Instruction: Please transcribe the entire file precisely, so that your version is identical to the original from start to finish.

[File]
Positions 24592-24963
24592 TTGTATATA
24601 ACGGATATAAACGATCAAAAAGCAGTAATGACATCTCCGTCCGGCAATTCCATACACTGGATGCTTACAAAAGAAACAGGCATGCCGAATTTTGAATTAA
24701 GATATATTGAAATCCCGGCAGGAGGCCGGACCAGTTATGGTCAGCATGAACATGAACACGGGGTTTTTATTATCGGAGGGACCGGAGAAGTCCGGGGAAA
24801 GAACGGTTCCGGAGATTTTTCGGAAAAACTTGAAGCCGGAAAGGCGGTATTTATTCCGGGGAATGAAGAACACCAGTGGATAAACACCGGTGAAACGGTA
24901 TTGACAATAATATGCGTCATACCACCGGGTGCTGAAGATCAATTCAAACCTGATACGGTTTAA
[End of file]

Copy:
Positions 24592-24963
24592 TTGTATATA
24601 ACGGATATAAACGATCAAAAAGCAGTAATGACATCTCCGTCCGGCAATTCCATACACTGGATGCTTACAAAAGAAACAGGCATGCCGAATTTTGAATTAA
24701 GATATATTGAAATCCCGGCAGGAGGCCGGACCAGTTATGGTCAGCATGAACATGAACACGGGGTTTTTATTATCGGAGGGACCGGAGAAGTCCGGGGAAA
24801 GAACGGTTCCGGAGATTTTTCGGAAAAACTTGAAGCCGGAAAGGCGGTATTTATTCCGGGGAATGAAGAACACCAGTGGATAAACACCGGTGAAACGGTA
24901 TTGACAATAATATGCGTCATACCACCGGGTGCTGAAGATCAATTCAAACCTGATACGGTTTAA